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Columbia Falls seeks dismissal of stun-gun lawsuit

HELENA (AP) — Columbia Falls police officers were justified in using a stun gun on a 77-year-old Alzheimer's patient who had wandered away from the Montana Veterans' Home and died a few weeks after the confrontation, an attorney for the city said in a court filing Tuesday.

The filing by attorney William L. Crowley is in response to a wrongful death lawsuit by the family of Stanley Downen, who died three weeks after he fell and struck his head on the pavement in the encounter with two police officers on June 1, 2012.

Downen's family accuses the veterans' home and police of negligence, assault, battery, malpractice and civil rights violations.

The lawsuit says Downen had advanced dementia from Alzheimer's and he had been admitted into the veterans' home on May 31, 2012. The next day, the veterans' home's staff called police when they were unable to stop him from leaving the grounds.

Downen refused to cooperate with the officers, and one of them used a stun gun on him. He fell and struck his head on the pavement.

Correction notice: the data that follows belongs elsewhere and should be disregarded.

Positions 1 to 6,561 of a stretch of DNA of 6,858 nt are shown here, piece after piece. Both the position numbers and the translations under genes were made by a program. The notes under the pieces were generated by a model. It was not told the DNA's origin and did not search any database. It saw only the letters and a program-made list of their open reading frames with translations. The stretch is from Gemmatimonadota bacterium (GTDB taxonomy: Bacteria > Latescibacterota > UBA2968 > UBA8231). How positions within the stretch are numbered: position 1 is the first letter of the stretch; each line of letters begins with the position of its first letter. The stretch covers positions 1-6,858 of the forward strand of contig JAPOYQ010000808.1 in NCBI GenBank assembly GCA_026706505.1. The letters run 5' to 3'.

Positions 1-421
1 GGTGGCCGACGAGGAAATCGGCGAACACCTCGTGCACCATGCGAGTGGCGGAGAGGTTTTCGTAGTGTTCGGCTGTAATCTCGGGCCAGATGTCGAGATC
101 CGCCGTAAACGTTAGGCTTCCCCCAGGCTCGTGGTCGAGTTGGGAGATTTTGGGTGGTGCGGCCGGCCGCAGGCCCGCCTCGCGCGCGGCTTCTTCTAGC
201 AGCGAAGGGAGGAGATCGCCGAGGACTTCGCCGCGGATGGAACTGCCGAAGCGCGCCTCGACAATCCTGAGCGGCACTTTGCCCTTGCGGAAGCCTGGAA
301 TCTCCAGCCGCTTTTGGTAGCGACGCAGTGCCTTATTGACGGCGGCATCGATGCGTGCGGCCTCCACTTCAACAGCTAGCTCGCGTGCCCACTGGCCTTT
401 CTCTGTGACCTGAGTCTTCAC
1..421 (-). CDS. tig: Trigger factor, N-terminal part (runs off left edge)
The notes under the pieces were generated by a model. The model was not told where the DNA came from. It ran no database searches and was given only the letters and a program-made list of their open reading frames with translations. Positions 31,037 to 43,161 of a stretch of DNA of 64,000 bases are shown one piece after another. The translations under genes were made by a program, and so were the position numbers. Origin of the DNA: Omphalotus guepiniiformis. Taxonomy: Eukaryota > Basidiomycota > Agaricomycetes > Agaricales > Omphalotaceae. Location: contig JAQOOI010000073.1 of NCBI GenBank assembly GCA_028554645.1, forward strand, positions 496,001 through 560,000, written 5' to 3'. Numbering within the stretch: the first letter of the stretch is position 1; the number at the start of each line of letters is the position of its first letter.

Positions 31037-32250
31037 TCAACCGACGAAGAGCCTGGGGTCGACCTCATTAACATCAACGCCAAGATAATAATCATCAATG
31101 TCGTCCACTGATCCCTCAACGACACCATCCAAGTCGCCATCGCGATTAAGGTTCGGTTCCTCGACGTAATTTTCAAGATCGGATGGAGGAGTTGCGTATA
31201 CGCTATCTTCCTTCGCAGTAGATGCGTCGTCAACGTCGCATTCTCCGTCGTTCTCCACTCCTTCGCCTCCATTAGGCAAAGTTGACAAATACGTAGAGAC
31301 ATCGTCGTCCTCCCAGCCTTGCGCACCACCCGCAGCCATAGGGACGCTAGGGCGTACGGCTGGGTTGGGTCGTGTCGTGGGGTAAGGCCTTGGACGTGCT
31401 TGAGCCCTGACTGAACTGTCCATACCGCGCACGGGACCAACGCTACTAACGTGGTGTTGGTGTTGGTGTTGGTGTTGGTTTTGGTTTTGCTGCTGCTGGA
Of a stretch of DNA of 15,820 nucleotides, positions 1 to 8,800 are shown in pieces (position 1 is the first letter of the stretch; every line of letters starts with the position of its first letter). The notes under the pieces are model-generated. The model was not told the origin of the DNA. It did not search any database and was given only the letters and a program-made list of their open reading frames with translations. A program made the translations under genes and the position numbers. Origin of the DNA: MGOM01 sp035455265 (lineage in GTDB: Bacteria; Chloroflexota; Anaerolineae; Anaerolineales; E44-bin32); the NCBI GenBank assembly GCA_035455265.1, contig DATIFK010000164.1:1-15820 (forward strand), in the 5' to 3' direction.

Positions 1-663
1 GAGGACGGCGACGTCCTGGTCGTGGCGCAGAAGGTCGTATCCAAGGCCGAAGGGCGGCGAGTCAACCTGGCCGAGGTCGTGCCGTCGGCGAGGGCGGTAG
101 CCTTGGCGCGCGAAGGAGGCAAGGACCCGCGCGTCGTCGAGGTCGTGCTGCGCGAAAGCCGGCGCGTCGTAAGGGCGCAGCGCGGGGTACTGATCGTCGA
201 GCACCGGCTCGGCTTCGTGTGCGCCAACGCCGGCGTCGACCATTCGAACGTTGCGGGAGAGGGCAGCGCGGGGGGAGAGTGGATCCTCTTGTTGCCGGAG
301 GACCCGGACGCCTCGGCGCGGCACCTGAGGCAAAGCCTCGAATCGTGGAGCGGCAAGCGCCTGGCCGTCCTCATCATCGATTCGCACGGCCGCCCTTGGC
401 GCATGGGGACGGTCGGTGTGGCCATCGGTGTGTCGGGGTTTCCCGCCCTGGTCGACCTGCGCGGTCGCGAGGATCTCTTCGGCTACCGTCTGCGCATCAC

Veterans' home nursing staff told Downen's family initially that he had tripped and fallen while running, and the family only learned of the encounter with police two days later, the lawsuit said.

Downen died on June 24.

The police department admits one of its officers used a stun gun on Downen, but the officers acted within their duties, Crowley said in his response. Downen's use of profanity and his threatening to throw rocks at the officers justified the response, Crowley wrote.

"Mr. Downen's own negligent acts or omissions caused the damage or injuries to himself and his heirs," Crowley wrote in the filing.

The two responding officers ordered Downen to drop the rocks he was holding and Downen refused, Crowley wrote.

One of the officers used the stun gun when Downen drew his arm back as though to throw a rock, he wrote.

Nothing the officers did was motivated by evil intent or reckless indifference to Downen's rights, Crowley said.

The city is asking a federal judge to dismiss the case.

Downen served in the U.S. Navy during the Korean War. He was an ironworker for nearly 30 years before retiring in 1998.

 

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